In her international bestseller Strong Is the New Pretty (with 329,000 copies in print), the photographer Kate T. Parker changed the way we see girls by showing us their truest selves - fearless, messy, wild, stubborn, proud. Now it's time to talk about our boys. Prompted by #metoo, school shootings, bullying, and other toxic behaviour, there's a national conversation going on about what defines masculinity and how to raise sons to become good people. And Kate Parker is joining in by turning her lens to boys. The result is possibly even more moving, more eloquent, more surprising than Strong. The Heart of a Boy is a deeply felt celebration of boyhood as it's etched in the faces and bodies of dozens of boys, ages 5 to 18. There's the pensive look of a skateboarder caught in a moment between rides. The years of dedication in a ballet dancer's poise. The love of a younger brother hugging his older brother. The unself-conscious joy of a goofy grin with a missing tooth. The casual intimacy of two friends at a lemonade stand. The shyness of a lone boy and his model boat. The intensity in a football huddle. The proud, challenging gaze of a boy bald from alopecia - and the same kind of gaze, but wreathed in tenderness, of a boy a few years younger with flowing, almost waist-length hair. There are guitarists, fencers, wrestlers, star-gazers, a pilot - it's the world of our sons, in all their amazing variety and difference. The photographs feel spontaneous, direct, and with so much eye contact between the viewed and the viewer that it's impossible to turn away. And throughout, words from the boys themselves enrich every photo. What a gift for boys and anyone who is raising them.
There is a crisis emerging in the lives of 21st century young people, their parents, teachers and peers. The complex experiences of adolescents with permanent access to technology, growing psychological pressures, increasing competition for grades and eventually jobs mean this generation of teenagers are beset by a range of problems never encountered by their predecessors. In this book, former Head Master of Eton and bestselling author Tony Little and child and adolescent psychiatrist Herb Etkin tackle the problems faced by adolescents and set out how to combat them. Adolescence: How to Survive It covers a range of subjects from what adolescence actually is, to challenges such as drug use and discipline, character and wellbeing. The book sets adolescence in context before Little and Etkin engage in a series of question-and-answer dialogues to tackle key issues which are relevant and useful to anyone working or living with adolescents, and the teenagers themselves. Like Tony Little's bestselling An Intelligent Person's Guide to Education (`Little's 10 top tips for dealing with adolescents are alone worth the cover price' Sunday Times) this is a highly readable and indispensable book for parents, teachers and young people alike.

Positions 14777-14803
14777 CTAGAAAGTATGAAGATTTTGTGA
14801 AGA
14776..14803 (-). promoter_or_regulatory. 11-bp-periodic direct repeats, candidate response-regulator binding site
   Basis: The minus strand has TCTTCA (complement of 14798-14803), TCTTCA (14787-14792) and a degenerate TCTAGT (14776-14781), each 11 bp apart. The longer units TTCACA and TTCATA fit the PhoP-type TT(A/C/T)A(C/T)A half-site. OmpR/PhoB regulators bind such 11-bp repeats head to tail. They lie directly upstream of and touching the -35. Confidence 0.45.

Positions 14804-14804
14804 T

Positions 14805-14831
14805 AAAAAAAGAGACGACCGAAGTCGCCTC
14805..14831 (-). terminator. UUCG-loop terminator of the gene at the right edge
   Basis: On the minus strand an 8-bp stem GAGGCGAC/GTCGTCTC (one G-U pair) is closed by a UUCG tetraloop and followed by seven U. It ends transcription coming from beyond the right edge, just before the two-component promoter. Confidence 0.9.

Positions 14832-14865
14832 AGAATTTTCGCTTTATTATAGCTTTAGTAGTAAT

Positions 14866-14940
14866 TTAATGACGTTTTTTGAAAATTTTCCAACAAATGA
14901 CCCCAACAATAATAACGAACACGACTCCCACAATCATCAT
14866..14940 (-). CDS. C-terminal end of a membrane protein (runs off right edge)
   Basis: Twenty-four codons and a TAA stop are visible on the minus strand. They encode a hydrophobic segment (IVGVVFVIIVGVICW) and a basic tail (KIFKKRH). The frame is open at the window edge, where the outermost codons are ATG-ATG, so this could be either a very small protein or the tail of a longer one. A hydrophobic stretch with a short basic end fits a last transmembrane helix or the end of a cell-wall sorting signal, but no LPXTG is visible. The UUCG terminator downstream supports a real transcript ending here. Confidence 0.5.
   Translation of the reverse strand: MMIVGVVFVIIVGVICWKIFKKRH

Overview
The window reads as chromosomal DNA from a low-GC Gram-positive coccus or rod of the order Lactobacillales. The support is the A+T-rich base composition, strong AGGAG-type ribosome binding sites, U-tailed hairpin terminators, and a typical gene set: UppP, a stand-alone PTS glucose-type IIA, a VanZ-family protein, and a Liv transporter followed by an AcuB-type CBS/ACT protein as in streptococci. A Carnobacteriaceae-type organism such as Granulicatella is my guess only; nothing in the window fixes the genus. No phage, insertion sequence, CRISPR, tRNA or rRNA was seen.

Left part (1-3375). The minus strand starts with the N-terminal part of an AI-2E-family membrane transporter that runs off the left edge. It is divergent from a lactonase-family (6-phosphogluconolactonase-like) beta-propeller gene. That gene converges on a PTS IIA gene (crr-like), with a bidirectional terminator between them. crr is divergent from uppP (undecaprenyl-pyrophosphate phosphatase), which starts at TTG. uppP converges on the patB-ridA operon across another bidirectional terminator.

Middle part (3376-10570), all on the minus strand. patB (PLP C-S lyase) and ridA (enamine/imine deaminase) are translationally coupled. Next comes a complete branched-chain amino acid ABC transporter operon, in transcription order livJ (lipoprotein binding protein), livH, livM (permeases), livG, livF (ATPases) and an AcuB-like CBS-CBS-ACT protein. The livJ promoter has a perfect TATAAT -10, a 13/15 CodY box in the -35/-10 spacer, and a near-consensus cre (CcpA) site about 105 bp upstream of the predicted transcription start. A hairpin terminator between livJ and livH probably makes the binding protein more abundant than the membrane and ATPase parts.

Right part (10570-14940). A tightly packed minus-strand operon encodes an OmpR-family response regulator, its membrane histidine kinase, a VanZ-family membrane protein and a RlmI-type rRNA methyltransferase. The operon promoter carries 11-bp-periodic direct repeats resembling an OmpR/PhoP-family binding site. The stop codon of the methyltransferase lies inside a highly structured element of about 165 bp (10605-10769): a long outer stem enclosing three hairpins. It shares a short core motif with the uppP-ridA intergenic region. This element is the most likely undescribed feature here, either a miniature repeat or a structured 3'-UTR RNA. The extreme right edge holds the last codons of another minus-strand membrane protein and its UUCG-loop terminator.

Enriched by over 200 vintage photographs, Frontier Children is a visual and verbal montage of childhood in the nineteenth-century West. From a wide range of primary and secondary sources, Linda Peavy and Ursula Smith, well known for their books on western women, have brought together stories and images that erase the stereotypes and bring to life the infinite variety of the experience of growing up in the American West.
Global public health has improved vastly during the past 25 years, and especially in the survival of infants and young children. However, many of these children, particularly in Africa, continue to live in poverty and in unhealthy, unsupportive environments, and will not be able to meet their developmental potential. In other words, they will survive but not thrive. The UN’s Sustainable Development Goals (SDGs) stress sustainable development, not just survival and disease reduction, and the Global Strategy for Women’s, Children’s and Adolescents’ Health proposes a Survive (end preventable deaths), Thrive (ensure health and wellbeing) and Transform (expand enabling environments) agenda. For children to thrive they must make good developmental progress from birth until the end of adolescence.
Addressing the social determinants of developmental problems, this volume offers a broad, contextualised understanding of the factors that impact on children and adolescents in Africa. Unlike other works on the subject it is Africa-wide in its scope, with case studies in Ethiopia, Kenya, Malawi, Nigeria, Rwanda and South Africa. Covering mental health as well as physical and social development, it looks at policies and practice, culture and priorities for research, identifying challenges and proposing solutions.
Recommended for academics, students and practitioners in psychology, including developmental psychology, child clinical psychology, developmental psychopathology, psychiatry, human ecology, and in schools of education. It will also be of interest to nurses and paediatricians, health workers and those interested in early childhood development.